What an indictment! Could that really happen to visitors in our congregation? The truth is, I’ve had that experience, even as a bishop! When I arrive at a church and start looking for the office, sometimes I pass by forty or fifty people with no one offering to help me find my way, despite my obviously being lost and my active searching for signs. At a few churches, I’ve had greeters offer perfunctory handshakes without even looking me in the eye, handing me a bulletin and pushing me along without any personal engagement or warmth. As my friend, Bishop Sally Dyck, reminded me, for the visitor or the person who is searching for spiritual help, “This Sunday is the only Sunday that counts.”
In the same way stores sometimes employ agencies to provide “secret shoppers” to test the responsiveness of their employees, perhaps churches should consider working with a few conscientious members of another congregation, asking them to show up for worship and provide a “secret visitor” analysis. How are we doing at genuinely and authentically welcoming people? At helping people find their way? At providing worship leadership, bulletins, or other cues to help people who are unfamiliar with us to feel at home?
If a “secret visitor” came to your church, what would be the analysis? If this is the “only Sunday that counts,” how do you respond to newcomers each week?
Dear God, open my heart so that I can see people as Jesus sees them, and see Jesus in the people you bring into our community. Make me attentive to others, especially help me support the newcomer taking tentative steps toward you.
Challenge: Commit yourself to offering a simple and gracious word of greeting in worship to one person whom you do not know each week.
(Find this and other devotions in the book Five Practices of Fruitful Congregations, by Bishop Robert Schnase of the Missouri Conference)
October 12th, 2016
Have we set the bar too low for ourselves… and for others as well? Have we, as church leaders, taken the easier path of Discipleship in Christ Jesus due to time constraints, weariness, or discouragement? Growing in our faith and teaching our faith to others was the center of the Great Commission Jesus left the church in Matthew 28.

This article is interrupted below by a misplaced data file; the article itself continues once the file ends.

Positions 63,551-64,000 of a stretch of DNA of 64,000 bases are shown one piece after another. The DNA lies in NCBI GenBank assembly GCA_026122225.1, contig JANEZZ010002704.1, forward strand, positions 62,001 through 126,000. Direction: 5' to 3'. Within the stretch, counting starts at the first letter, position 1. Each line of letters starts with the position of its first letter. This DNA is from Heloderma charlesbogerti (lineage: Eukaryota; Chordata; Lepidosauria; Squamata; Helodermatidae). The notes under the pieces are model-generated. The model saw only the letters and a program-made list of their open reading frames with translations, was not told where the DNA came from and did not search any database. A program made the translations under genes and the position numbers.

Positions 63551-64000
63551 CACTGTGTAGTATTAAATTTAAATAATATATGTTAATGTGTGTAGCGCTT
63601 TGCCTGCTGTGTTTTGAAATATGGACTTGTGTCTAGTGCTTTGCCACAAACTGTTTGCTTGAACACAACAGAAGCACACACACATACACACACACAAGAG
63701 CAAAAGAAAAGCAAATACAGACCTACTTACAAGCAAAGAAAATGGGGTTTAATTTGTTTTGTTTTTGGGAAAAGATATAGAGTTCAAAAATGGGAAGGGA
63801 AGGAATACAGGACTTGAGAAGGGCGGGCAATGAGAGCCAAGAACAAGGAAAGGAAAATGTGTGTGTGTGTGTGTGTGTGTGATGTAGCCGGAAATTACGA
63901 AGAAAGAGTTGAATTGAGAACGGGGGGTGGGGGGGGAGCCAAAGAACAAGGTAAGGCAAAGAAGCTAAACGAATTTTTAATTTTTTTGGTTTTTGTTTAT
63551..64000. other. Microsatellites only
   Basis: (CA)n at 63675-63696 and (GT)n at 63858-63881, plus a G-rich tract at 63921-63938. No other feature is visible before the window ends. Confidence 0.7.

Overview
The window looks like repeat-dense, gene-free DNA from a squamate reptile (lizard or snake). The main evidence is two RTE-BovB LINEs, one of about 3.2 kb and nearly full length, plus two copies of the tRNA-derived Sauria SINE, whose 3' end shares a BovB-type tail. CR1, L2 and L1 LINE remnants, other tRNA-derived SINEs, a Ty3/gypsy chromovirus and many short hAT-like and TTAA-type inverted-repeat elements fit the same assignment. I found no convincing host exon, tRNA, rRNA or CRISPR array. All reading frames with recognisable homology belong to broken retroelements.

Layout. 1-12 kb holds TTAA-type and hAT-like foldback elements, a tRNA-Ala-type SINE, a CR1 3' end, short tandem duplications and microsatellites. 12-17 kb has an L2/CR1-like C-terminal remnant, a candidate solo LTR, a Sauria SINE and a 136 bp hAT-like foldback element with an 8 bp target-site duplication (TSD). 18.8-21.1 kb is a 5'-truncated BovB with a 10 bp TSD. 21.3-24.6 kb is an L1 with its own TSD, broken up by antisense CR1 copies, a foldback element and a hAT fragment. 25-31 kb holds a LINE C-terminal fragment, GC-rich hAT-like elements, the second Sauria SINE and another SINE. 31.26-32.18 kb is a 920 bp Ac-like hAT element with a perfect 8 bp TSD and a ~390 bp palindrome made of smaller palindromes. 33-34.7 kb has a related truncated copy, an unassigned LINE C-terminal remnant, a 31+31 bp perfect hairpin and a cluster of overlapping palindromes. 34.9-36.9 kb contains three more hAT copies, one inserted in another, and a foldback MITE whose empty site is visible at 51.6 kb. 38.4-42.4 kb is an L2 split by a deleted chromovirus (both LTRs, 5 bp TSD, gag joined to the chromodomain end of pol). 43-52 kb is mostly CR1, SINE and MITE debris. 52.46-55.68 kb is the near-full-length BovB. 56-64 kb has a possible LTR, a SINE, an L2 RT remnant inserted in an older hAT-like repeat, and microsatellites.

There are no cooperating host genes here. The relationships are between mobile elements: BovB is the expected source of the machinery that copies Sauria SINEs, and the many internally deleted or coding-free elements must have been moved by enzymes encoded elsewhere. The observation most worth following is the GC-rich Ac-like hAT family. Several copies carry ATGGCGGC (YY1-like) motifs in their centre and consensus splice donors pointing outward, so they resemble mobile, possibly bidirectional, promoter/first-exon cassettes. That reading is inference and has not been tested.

I remember a time, while in the “trenches” of pastoral leadership of a church, when bringing people into a class on spiritual growth was a priority. I established several classes on the basics of Christianity and Wesleyan heritage. I worked weeks on curriculum, invitations were sent out, and announcements were made. When the night of the first class came, I had 3 people show up and one of them came because her mom was her ride for the night!
Discipleship training might be at the center of your church’s mission statement, but seems to be relegated to a membership class or a Sunday school class for those who have loved meeting together for years. Talk about discouragement. So I simplified all the classes for a time, not investing much preparation or energy in Bible studies or discipleship classes for the year following. And who was I cheating?
Actually, preparing for that fateful (and what felt like failed) discipleship training class reconnected me to some of the reasons I signed up to be a pastor in the first place. Our class of three led to a training curriculum for a 4 week basic Christianity class that fed hundreds of new Christians and new members over many years.
Discouragement is just part of the journey. Gatherings of just 2 or 3 persons is enough of a gathering to invoke the Spirit of God through Jesus Christ in their midst. This is how high the bar is for the faithful! Why have we set it so low for ourselves or for others?